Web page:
As soon as the generals and the politicos
can predict the motions of your mind,
lose it. Leave it as a sign
to mark the false trail, the way
you didn’t go. Be like the fox
who makes more tracks than necessary,
some in the wrong direction.
–Wendell Berry, from “Manifesto: The Mad Farmer Liberation Front”
I haven’t allowed myself to process the mass shooting that occurred on May 24th in Uvalde, Texas that left 19 students and two teachers dead, as well as 17 others wounded. The shooter, eighteen years old, is dead as well. I cannot click on the news stories, or the pictures of the precious 4th graders who will not move up to fifth grade next year. I cannot think about their parents’ grief, about the excitement and busyness of the end-of-the-school-year that they must have all been feeling before this, this absolute horror occurred.
I am holding it all at bay because it is all too much, and our country’s response, I fear, will be all too predictable. Which is to say we will hear the line about “thoughts and prayers;” we will be asked to observe moments of silence; we will be urged to call our representatives demanding gun control; we will be urged to give money to various organizations dedicated to end gun violence; we will be told that we must vote out the politicians who value their power more than they value the lives of their constituents.
None of these responses are wrong. Well, “thoughts and prayers” might be wrong when that’s all politicians offer, when their true God is money and power and being on the right side of the NRA. But giving money and calling our politicians is, of course, an appropriate thing to do. Political engagement is necessary.
And yet it feels horribly, totally inadequate. It is horribly, totally inadequate. A cruel joke, when we are told we have the power to change things via our democracy, and then our Senate literally cannot pass a bill without a filibuster-proof 60-person majority.
It is impossible. It is minority rule out of control posing as democracy.
The day after the shooting, I texted with a friend, telling her that I wasn’t able to process it, that I couldn’t take it in, and that the only response I wanted the country to have was for us all to leave our homes, our offices, and lie down in the streets, blocking traffic and commerce and industry until something changed. That I wanted the 2nd amendment repealed. That I was tired of all of the compromised talk about “responsible gun ownership.” That I was tired of trying to frame things in such a way that sounded reasonable. That I wanted to be unreasonable, because what we are facing is beyond any reason. What we are facing is a culture of death, intent on killing us, whether relatively slowly by devastating our environment, or quickly with a gun.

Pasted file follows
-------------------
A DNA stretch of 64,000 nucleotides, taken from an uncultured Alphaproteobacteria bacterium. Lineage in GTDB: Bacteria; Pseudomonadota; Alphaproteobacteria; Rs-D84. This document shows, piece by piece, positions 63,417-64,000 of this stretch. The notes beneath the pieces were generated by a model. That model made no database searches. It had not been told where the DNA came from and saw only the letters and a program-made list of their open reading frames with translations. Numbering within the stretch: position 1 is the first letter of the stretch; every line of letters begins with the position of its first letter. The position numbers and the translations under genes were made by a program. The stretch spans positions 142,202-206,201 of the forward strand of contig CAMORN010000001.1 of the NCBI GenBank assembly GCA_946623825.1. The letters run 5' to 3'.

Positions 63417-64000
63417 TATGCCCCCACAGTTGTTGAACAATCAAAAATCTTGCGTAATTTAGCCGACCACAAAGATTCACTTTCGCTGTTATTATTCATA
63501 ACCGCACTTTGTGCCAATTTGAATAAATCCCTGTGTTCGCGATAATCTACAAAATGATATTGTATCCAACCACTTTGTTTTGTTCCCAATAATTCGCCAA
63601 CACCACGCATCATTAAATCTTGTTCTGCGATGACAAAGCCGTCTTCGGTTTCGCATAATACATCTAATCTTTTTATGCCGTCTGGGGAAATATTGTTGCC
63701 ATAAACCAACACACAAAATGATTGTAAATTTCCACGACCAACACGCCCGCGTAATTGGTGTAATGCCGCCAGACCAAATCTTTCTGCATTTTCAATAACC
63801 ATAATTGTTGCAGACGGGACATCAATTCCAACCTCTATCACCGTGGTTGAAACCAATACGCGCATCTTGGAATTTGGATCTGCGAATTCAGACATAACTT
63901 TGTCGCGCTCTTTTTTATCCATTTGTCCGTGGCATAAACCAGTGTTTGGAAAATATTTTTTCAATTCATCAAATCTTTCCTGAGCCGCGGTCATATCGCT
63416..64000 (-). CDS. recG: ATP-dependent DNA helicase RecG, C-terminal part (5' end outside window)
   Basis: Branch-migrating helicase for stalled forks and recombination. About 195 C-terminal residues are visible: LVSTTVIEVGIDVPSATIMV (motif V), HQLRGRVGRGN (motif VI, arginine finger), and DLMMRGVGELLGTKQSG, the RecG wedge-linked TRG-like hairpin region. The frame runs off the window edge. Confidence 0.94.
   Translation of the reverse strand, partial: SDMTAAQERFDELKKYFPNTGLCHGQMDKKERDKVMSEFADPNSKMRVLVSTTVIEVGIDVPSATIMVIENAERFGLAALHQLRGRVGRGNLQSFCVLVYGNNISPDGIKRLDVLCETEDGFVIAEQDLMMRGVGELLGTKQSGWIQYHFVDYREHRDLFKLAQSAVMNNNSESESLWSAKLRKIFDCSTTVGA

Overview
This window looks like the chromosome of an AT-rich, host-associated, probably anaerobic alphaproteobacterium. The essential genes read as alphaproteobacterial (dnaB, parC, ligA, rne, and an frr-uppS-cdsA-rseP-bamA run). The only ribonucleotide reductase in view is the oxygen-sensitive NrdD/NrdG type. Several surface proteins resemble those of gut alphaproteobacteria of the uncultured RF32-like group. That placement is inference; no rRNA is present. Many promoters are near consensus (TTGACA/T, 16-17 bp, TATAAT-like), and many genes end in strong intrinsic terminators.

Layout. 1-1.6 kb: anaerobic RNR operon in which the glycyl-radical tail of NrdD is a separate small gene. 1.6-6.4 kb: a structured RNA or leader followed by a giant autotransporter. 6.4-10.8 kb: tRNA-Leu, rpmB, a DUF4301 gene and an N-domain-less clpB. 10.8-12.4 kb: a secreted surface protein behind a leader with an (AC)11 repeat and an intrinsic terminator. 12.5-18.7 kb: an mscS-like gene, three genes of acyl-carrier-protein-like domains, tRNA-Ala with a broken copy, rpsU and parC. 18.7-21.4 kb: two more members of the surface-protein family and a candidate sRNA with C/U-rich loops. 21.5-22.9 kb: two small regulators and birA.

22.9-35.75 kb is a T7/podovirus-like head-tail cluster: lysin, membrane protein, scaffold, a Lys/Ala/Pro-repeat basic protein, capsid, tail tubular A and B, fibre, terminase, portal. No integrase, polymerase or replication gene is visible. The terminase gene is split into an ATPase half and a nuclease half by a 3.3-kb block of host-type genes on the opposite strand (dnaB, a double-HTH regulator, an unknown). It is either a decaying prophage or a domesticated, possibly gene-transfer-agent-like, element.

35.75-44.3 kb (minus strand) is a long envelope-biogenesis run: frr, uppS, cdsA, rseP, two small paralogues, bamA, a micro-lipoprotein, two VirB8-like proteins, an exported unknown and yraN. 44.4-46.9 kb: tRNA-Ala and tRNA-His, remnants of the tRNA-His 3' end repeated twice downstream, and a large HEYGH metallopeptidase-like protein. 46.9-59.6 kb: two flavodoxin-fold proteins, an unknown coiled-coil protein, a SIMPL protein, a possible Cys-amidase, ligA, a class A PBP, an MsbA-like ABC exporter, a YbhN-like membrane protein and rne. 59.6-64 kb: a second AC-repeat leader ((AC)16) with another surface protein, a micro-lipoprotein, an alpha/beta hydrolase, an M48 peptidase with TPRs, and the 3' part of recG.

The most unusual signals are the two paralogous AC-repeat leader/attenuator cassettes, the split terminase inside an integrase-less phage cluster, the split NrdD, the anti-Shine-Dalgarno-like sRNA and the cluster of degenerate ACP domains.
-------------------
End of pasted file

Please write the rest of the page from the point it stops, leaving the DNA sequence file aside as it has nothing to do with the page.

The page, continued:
My husband came home from work that evening, the day after the shooting, and I told him that I hadn’t been able to concentrate at all because of the killing of 19 children close to my own son’s age, and yet I still couldn’t process it. I couldn’t bear to look at the photos of the children whose lives were lost, I couldn’t bear to think of the chaos and violence and fear that marked their death.
“I can’t process it, either,” said my husband.
I said I needed to leave the house, that I couldn’t stand being inside. I couldn’t stand prayers, I couldn’t stand memes, I couldn’t stand editorials. I went to a sanctuary near where I live, a few acres preserved by some neighborhood Quakers who chose, instead of selling the land to developers, to preserve it as a land trust, a resting place for anyone who chooses to enter. I walked to the pond in the middle of the land trust, and startled a frog, who croaked loudly and then leapt into the water. Nearby, I noticed a busted-up chair beneath a looming white oak. I sat on the chair beneath the tree and listened to the birds, observed the squirrels at play, running, chasing, much like children. I thought of how old the tree was that I sat beneath, and how it was as much a part of God’s kin-dom as I was. Perhaps even more so, because trees do not allow the senseless violence that we humans perpetually engage in.
I still couldn’t process the deaths. I still couldn’t let my mind linger on the details for more than a minute. Instead I sat. I breathed in and out beneath that tree, aware that I had to ground myself in something deeper, truer and wiser before I could begin to make any sort of response that was worth something.
I wish I could offer more than the advice to go to the woods. But I think the woods is a good place to start, to hear the still, quiet voice of God, that might eventually ask us to put our bodies on the line in ways we have never before contemplated. That might ask us to finally do something different, though what that different thing is, I still don’t know. But it helps me to remember Jesus’s fury in the Temple.